Democratic officials and Biden allies say the president has gotten the message from the protest vote, and his actions show an attempt to assuage this constituency – the vice-president announcing support for a temporary ceasefire, building a pier for supplies into Gaza and aid drops. The US also drafted a United Nations security council resolution last week calling for an “immediate and sustained ceasefire” and a hostage deal. And this week it abstained on a resolution demanding an immediate ceasefire in Gaza, allowing it to be passed by the security council.

NBC News reported that Biden’s poll numbers in Georgia and Michigan dropping over the Gaza war had him “seething”.

“The president believes making your voice heard and participating in our democracy is fundamental to who we are as Americans,” the Biden campaign said in a statement. “He shares the goal for an end to the violence and a just, lasting peace in the Middle East. He’s working tirelessly to that end.”

But the movement says the actions so far are more of a rebrand than a change of course. They want to see an immediate and permanent ceasefire, an end to military funding sent to Israel and a reinstatement of the United Nations relief agency and humanitarian aid.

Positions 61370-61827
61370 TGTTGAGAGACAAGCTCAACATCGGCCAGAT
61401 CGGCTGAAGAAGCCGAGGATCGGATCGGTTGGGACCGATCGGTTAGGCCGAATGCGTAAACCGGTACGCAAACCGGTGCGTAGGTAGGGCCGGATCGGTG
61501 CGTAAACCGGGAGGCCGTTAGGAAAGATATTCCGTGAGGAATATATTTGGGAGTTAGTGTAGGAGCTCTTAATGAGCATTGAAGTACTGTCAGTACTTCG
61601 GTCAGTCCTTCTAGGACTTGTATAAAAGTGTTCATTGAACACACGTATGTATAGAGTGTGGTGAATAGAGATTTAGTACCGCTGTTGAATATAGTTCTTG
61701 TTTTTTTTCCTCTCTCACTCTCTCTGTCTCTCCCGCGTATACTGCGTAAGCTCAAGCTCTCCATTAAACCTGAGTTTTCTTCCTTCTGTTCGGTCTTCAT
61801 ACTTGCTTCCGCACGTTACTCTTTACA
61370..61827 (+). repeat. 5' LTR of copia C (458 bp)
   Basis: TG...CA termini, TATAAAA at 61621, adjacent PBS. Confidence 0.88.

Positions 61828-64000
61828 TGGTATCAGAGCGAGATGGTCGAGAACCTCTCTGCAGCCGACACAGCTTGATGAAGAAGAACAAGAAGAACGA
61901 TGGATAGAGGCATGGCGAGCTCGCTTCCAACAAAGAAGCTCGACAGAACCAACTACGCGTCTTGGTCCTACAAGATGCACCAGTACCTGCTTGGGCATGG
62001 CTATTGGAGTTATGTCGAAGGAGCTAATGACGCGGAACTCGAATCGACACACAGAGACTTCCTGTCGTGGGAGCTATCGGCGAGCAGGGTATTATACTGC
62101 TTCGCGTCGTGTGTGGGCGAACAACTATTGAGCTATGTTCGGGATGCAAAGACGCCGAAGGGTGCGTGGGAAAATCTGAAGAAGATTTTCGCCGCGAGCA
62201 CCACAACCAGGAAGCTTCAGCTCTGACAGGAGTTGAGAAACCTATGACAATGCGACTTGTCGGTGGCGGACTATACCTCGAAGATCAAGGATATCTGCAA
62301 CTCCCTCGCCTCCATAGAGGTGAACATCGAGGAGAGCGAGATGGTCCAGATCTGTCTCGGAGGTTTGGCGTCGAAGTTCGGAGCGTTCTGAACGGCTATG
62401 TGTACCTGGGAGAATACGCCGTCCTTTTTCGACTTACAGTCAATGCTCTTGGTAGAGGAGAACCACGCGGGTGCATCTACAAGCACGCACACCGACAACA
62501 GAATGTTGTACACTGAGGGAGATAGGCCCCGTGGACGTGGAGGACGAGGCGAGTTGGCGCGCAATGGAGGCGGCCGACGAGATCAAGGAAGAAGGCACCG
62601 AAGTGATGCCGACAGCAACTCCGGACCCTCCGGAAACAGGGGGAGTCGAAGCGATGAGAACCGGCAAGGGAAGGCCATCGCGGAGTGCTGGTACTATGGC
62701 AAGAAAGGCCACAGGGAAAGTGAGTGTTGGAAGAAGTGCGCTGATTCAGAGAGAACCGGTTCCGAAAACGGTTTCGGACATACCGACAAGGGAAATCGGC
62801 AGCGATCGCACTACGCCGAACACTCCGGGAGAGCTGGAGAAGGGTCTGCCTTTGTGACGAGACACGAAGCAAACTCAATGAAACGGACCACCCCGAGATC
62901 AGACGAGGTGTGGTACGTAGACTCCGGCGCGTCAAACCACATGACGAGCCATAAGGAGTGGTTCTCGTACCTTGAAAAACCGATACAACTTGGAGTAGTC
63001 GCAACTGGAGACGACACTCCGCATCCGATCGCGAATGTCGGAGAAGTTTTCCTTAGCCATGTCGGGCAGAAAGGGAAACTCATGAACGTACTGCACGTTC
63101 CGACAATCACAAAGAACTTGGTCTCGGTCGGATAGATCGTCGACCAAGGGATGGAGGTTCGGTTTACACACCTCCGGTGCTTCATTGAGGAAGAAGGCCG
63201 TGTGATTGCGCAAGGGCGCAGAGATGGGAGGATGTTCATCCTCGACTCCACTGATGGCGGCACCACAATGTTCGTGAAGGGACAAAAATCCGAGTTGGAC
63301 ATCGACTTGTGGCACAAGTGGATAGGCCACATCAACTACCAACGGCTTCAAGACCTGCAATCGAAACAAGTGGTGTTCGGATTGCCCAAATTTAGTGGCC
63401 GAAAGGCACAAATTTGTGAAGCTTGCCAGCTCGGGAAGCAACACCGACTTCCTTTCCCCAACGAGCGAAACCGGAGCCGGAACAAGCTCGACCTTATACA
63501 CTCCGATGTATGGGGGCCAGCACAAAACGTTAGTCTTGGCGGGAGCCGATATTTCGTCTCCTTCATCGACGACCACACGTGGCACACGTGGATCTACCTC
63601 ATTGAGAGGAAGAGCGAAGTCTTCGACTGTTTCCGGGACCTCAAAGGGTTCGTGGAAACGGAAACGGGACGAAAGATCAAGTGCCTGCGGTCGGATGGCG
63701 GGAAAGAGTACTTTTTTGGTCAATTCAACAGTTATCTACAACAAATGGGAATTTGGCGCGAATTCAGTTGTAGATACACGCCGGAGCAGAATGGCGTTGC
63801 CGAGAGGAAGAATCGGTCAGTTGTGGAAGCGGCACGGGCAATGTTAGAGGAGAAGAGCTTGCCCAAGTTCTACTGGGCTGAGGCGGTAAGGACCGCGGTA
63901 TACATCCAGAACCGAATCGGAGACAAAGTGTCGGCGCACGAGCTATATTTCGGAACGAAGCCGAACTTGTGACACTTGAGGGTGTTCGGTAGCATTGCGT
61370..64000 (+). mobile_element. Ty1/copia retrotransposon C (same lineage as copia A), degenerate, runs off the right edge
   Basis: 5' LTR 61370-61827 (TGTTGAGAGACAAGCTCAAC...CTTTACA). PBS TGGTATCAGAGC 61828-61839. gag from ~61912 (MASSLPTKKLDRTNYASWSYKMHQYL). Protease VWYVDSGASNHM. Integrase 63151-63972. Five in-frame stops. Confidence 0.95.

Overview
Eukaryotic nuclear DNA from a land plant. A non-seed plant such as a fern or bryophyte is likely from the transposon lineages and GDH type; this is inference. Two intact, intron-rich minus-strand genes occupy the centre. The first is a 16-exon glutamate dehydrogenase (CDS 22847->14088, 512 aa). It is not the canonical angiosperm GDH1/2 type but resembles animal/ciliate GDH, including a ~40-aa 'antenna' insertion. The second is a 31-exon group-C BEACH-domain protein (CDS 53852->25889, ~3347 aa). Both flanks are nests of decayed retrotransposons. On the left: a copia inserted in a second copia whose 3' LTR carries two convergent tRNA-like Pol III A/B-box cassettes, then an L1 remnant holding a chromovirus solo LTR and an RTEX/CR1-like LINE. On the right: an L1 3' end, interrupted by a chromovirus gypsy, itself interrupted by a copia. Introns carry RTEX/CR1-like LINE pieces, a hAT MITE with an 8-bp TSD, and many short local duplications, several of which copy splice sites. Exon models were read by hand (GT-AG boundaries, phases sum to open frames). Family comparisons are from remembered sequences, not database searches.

Other efforts to use the ballot line as a protest in previous years have not spread nationally in the US.

In 2008, Democratic voters in Michigan chose uncommitted as a way to support Obama when he wasn’t on the ballot there, and the Occupy movement in 2012 tried to use it in Iowa.

An organized, vocal movement around this voting option across the country, singularly focused on an anti-war message, is a new use of voter power, one designed to push the president on an issue the way a primary competitor often would.

The implications extend beyond Biden: if a swath of Democrats decide to stay home, races down the ballot could be affected, too.

I’m going to vote [for] the person that is going to make sure to create a path for a permanent ceasefire in Gaza

Khalid Omar

Layla Elabed, an organizer with Listen to Michigan and the sister of Rashida Tlaib, a US representative, said she hopes people will not stay home in November because these other races are crucial and a way for uncommitted voters to cast ballots for those who have supported a ceasefire.

Elabed, who is Palestinian American, said she voted for and supported Biden in 2020, so his stance on the war has felt alienating.

“I feel very betrayed, and it’s going to be hard for me to put my support behind a candidate that isn’t in the White House to work for me or work for people like me,” she said.